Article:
But for SEGA Genesis (or Mega Drive as it was known outside the US) fans, there’s a new option. A company by the name of Retro Electro Models has released a high-fidelity scale model of SEGA’s classic console, so naturally somebody hacked it to hold a Raspberry Pi. Wanting to do the scale detailing of the model justice, [Andrew Armstrong] went the extra mile to get the power button on the front of the console working, and even added support for swapping games via RFID tags.

[Andrew] uses the Raspberry Pi 3 A+ which ended up being the perfect size to fit inside the model. Fitting the Pi Zero would have been even easier, but it lacks the horsepower of its bigger siblings. The RFID reader is connected to the Pi over SPI, and the reed switch used to detect when the power switch has been moved is wired directly to the GPIO pins. The system is powered by a USB cable soldered directly to Pi’s PCB and ran out a small hole in the back of the case.

For input, [Andrew] is using a small wireless keyboard that includes a touch pad and gaming controls. Unfortunately, it has a proprietary receiver which had to be integrated into the system. In a particularly nice touch, he used snipped off component leads to “wire” the receiver’s PCB directly to the pins of the Pi’s USB port. Not only does it look cool, but provides a rigid enough connection that he didn’t even need to glue it down to keep it from rattling around inside the case. Definitely a tip to keep in the back of your mind.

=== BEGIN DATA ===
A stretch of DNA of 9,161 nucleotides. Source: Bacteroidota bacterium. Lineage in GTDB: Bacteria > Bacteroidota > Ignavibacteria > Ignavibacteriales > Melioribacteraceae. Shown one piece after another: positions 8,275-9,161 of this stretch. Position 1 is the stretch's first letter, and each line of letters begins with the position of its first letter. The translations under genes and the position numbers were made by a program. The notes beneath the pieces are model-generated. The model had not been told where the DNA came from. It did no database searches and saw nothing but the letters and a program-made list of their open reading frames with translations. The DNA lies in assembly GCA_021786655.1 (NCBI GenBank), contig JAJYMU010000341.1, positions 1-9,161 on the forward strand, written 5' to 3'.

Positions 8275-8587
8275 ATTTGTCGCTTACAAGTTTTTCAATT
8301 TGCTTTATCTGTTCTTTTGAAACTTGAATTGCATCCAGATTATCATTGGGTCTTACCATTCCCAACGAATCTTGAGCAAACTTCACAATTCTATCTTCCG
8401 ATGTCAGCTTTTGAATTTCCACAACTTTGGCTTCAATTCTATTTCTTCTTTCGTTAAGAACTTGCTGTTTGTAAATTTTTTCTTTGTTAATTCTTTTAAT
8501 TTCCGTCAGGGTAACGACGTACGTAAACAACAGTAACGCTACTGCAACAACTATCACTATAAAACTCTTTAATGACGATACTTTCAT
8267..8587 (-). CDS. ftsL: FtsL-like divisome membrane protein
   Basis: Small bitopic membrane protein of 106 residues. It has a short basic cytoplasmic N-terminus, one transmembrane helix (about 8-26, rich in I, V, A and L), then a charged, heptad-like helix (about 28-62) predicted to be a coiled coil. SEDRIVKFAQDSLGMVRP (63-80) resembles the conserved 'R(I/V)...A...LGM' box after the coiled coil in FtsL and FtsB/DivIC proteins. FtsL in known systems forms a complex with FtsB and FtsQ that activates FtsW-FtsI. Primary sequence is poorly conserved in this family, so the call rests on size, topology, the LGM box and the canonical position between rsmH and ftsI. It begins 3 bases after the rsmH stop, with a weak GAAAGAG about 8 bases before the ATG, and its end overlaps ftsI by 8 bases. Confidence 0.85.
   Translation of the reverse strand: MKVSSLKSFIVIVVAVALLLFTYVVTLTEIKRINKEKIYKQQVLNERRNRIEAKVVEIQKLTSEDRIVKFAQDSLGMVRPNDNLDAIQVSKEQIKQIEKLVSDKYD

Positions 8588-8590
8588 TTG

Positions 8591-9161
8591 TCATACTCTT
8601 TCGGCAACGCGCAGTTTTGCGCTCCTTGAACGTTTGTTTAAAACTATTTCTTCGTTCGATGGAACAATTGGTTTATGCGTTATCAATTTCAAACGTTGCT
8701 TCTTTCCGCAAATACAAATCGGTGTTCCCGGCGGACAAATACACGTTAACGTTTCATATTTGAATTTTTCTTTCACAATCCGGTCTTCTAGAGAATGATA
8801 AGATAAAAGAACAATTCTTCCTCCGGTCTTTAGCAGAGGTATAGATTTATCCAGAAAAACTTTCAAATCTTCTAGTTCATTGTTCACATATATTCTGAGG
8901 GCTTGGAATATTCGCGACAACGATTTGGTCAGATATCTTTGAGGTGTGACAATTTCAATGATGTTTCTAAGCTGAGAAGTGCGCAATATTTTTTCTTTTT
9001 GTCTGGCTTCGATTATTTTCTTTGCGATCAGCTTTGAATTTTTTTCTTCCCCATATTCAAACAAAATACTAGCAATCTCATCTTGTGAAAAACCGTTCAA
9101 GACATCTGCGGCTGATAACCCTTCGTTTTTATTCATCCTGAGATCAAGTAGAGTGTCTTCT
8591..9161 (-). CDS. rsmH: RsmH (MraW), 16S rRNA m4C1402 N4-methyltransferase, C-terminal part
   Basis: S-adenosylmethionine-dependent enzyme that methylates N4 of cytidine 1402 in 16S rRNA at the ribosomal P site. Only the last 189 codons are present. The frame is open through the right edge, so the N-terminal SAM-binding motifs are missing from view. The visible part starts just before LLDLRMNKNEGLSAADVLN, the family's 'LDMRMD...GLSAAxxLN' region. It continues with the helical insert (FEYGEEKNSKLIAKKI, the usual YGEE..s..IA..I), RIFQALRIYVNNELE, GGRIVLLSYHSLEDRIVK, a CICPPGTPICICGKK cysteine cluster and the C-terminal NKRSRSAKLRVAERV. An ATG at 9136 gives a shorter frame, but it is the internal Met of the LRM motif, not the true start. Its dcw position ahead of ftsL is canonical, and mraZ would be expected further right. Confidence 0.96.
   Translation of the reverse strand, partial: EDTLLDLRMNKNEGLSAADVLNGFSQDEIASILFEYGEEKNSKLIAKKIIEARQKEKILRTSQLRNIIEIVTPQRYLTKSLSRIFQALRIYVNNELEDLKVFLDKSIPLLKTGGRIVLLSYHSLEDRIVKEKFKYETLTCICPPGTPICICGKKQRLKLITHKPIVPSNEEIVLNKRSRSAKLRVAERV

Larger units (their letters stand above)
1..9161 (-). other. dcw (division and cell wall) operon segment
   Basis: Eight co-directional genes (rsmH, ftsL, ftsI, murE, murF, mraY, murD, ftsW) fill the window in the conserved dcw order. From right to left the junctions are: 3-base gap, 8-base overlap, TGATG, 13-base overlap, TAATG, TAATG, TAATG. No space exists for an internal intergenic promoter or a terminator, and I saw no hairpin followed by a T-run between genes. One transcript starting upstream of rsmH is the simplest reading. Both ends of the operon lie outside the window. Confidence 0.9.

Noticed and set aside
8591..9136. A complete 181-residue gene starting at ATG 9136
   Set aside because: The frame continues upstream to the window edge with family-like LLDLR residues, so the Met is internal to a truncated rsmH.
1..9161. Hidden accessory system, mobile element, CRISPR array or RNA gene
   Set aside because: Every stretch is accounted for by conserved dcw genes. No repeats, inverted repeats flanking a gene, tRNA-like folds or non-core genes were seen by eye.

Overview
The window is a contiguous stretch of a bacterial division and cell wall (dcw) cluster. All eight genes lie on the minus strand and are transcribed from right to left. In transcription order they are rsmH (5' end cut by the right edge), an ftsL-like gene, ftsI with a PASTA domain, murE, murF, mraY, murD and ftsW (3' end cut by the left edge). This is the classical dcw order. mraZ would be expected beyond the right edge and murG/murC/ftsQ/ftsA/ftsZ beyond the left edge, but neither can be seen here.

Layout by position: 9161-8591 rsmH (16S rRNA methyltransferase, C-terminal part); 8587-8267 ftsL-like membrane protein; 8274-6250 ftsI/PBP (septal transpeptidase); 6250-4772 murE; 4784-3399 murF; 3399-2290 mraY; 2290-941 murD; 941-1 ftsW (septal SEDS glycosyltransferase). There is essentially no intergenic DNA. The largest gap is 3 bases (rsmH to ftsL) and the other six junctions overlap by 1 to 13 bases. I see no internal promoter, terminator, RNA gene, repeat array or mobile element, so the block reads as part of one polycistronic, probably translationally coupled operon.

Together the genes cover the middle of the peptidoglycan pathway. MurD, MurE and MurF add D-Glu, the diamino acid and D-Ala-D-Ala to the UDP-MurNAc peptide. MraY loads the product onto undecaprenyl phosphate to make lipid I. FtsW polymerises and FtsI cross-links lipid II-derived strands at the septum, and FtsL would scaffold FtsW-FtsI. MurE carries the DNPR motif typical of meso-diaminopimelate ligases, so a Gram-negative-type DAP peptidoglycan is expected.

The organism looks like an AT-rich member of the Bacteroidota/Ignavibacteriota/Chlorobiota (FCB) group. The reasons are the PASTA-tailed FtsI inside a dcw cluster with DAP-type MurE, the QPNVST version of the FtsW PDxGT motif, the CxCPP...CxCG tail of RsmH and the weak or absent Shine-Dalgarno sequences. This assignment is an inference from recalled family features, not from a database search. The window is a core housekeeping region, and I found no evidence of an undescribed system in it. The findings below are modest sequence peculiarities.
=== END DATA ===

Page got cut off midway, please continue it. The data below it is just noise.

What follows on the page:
The software side of this project is about what you’d expect for an emulation console, though with the added trickery of loading games based on their RFID tag. At this point [Andrew] only has a single “cartridge” for the system, so he simply drops the tags into the cartridge slot of the console to load up a new title. It doesn’t look like Retro Electro Models is selling loose cartridges (which makes sense, all things considered), so there might still be a job for your 3D printer yet if you want to have a library of scale cartridges to go with your console.

For those of you who were on Team Nintendo in the 1990’s, we’ve seen a similar build done with a 3D printed case. Of course, if even these consoles are a bit too recent for your tastes, you could build a miniature Vectrex instead.

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Death Generator Makes Game Over More Personal

“Game over”. In this day and age of complex games with storylines and career modes that last for tens of hours, it’s not really a concept that has a lot of relevance. However, in the golden age of the arcade, those two words made it very clear that your time was up and it was time to find another quarter. Home games of this era were similarly blunt, and if you couldn’t rise to the challenge, you’d be seeing the death screen more often than not.